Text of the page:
AND THEY WERE INTO MUSIC, FOR REAL: THE STORY OF SLINT
The serious music people at the college radio station circa 1991 broke into factions, the sensitive jangle-rock holdovers vs. the juggernaut-hungry pigfuck evangelists, but somehow all came together in the shadow of Slint when Spiderland appeared out of the dark waters of that quarry pictured on the cover. A lot else happened musically in that 1990-91 window: Fear of a Black Planet, Nevermind, the second Morrissey album, cementing the death of the Smiths. The goddamned Pixies were everywhere. But somehow Slint cut through all that clatter, an amazing feat for a band that didn’t even exist anymore.
Scott Tennent, proprietor of the excellent music blog Pretty Goes with Pretty, does a great job illuminating the somewhat storyless story of this brief but influential group. He points out the seeds from Louisville, KY that conspired into Slint’s practice room fastidiousness as well as the leaves of this family tree as solidly as one wants out of fanboy music journalism, but where this book really shines is how the tenor of its prose matches the music, almost reverse engineering their sound from the telling the history, which came in very handy for this reviewer.
See, I was never into Slint. I was a Nick Cave and Marc Almond and Psychic TV enthusiast at the time, preferring preening, theatric exegesis over a group of mumbly dudes wanting to recreate a less flashy Rush in their basement laboratories. As maturation progressed, though, I got into Tortoise, Gastr Del Sol, Stereolab, Palace Brothers and the whole Will Oldham identity franchise scheme. I was and am a post-rock fan without, until reading this book, the benefit of really getting my ears around the genre’s proto-band Slint.
Tennent casts the Slint story like their music; a carefully stacked array of conflicting influences. Muso technician David Pajo (his 1999 post Slint-album Live from a Shark Cage, released under the moniker Papa M, stands as one of this reviewers all-time favorite albums) is quoted midway through the book as saying “I’m really a mechanical player,” and “I like emotionless, machinelike playing. But Brian [McMahan] brought a more human feel to it.” That quote captured the Slint of my repeated revisitation while devouring this short, tidy history. There is a discussion about how McMahan preferred to up pick his guitar while Pajo embraced the down-pick of his metal upbringing and tales of how the group would spend days in the practice room perfecting one little intricate change, a shift from one complicated time signature to another.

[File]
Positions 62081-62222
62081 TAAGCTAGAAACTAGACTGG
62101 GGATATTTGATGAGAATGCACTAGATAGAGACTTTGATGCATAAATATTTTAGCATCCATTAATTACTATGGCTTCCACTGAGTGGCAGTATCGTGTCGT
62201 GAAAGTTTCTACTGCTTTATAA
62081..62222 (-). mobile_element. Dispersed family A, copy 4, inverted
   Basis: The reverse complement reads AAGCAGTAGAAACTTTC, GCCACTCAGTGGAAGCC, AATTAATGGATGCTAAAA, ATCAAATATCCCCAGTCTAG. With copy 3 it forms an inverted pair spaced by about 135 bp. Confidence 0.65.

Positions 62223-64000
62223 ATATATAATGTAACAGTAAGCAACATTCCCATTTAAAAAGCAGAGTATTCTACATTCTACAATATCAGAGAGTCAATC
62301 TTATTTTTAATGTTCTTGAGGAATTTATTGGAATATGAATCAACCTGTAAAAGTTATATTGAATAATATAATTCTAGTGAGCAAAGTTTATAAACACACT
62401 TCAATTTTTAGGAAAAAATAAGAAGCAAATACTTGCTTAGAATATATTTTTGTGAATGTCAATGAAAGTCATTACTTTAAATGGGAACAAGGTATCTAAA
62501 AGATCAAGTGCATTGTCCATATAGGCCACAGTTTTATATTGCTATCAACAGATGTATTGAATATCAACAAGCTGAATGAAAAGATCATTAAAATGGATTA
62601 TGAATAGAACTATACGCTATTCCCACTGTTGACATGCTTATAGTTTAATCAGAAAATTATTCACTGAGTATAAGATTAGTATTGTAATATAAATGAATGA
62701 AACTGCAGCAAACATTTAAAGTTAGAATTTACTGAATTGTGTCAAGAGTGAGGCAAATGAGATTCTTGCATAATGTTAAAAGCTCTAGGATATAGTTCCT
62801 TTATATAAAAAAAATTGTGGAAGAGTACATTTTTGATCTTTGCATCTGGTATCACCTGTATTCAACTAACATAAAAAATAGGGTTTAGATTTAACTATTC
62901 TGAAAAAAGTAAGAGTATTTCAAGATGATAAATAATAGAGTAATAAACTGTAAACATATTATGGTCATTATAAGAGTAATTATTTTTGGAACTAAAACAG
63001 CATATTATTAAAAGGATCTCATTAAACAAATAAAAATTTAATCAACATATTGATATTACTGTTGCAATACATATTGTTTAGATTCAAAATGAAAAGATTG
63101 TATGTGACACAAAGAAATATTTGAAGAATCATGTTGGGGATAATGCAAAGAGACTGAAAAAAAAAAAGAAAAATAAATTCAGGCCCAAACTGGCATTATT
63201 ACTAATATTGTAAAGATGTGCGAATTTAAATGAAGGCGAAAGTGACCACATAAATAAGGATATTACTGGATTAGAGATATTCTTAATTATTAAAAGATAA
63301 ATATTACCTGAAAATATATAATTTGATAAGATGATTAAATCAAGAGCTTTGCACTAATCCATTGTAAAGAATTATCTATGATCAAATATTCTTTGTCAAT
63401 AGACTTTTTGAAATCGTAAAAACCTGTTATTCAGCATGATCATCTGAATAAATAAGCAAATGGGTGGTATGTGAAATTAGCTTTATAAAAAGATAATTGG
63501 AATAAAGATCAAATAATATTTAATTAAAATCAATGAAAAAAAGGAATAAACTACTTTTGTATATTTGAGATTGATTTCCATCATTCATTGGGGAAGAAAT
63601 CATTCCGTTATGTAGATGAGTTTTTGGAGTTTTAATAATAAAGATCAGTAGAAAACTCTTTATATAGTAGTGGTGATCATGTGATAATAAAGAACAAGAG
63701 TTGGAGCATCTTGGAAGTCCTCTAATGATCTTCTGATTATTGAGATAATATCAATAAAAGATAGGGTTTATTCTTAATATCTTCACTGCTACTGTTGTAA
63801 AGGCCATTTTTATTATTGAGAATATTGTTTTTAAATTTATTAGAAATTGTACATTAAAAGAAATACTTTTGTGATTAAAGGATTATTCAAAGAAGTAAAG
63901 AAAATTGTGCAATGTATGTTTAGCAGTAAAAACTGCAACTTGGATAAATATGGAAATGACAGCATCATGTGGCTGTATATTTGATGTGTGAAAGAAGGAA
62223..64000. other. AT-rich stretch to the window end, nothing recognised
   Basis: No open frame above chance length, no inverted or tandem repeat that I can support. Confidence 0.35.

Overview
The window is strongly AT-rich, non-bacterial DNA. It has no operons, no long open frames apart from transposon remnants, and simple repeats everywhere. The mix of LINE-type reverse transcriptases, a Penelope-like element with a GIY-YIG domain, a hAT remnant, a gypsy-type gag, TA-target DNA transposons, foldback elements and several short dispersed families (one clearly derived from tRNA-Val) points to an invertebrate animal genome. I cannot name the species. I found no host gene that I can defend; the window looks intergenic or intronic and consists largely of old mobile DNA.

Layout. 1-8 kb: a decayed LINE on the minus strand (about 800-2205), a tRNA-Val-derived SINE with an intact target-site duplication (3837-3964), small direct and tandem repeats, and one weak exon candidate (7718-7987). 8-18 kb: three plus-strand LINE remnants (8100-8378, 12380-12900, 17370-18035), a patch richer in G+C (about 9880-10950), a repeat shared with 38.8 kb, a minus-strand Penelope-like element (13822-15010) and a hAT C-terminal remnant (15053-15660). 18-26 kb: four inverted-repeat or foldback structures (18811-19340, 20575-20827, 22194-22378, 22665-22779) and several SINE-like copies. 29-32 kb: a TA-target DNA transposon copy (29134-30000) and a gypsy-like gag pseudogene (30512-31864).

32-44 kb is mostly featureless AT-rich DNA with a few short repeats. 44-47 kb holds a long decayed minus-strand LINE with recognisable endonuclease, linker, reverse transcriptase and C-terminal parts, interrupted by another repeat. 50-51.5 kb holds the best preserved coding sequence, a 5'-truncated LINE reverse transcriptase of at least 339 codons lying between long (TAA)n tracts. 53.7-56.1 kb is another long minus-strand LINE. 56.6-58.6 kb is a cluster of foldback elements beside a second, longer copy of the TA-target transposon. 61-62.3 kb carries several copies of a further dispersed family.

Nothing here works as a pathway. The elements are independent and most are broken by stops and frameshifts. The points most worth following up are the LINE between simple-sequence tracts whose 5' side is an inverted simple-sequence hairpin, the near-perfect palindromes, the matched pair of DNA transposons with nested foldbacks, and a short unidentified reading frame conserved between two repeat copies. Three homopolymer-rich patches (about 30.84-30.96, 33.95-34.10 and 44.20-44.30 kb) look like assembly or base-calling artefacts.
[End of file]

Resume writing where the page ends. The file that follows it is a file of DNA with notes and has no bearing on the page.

In Tennent’s telling, Slint happened out of an inability of its members to play well with others, and that friction livens up the story. One wild element is Sean "Rat" Garrison, Louisville scenester and vocalist for Maurice, one of the bands feeding into Slint’s complex genealogy. On the differences between his musical outlook and that of Pajo and drummer Britt Walford: “I mean, goddammit, I don’t even like music dude! I don’t even like music that much, you know what I mean? To me it’s like being on a Viking Ship. I have come to fucking humiliate you with our band.” He continues “And they were into music, for real, and that was very huh? to me.” It only gets worse when the boys link up with Glenn Danzig for a season roadie-ing for Samhain, some of the funniest moments in the book.
Eschewing the stock macho rock posture, McMahan lays his mostly spoken lyrics lightly over the intricate web of guitar work that forms Slint, hesitant things that barely exist. Tennent does a good job sussing meaning out these filigreed tales of twentysomething prose, while highlighting the debt McMahan has to John Cale’s recitation in the Velvet Underground song “The Gift.”
The best way to take in this tale, as with most of Continuum’s 33 1/3 series of short books about favorite/cult albums, is to source a copy of said album and play it a low volume while consuming the text. I did this at the laundromat, a perfect place for Slinting it up, a room of mechanistic purr competing with chatter and furtive characters succumbing to growing tension with each cycle. Similarly, Tennent and the band whose story he tells starts with a tangle of a story and ends up, folded, put away, ready to move on. Everything clean. It’s the only way to tell an important story that barely happened.
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